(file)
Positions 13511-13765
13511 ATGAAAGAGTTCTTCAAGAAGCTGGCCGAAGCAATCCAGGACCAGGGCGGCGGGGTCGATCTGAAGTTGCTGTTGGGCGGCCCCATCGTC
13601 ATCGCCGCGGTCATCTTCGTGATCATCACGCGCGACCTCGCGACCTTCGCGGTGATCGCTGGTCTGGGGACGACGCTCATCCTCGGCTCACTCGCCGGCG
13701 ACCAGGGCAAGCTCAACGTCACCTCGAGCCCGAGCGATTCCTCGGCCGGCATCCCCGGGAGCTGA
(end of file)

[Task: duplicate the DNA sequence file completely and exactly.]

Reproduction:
Positions 13511-13765
13511 ATGAAAGAGTTCTTCAAGAAGCTGGCCGAAGCAATCCAGGACCAGGGCGGCGGGGTCGATCTGAAGTTGCTGTTGGGCGGCCCCATCGTC
13601 ATCGCCGCGGTCATCTTCGTGATCATCACGCGCGACCTCGCGACCTTCGCGGTGATCGCTGGTCTGGGGACGACGCTCATCCTCGGCTCACTCGCCGGCG
13701 ACCAGGGCAAGCTCAACGTCACCTCGAGCCCGAGCGATTCCTCGGCCGGCATCCCCGGGAGCTGA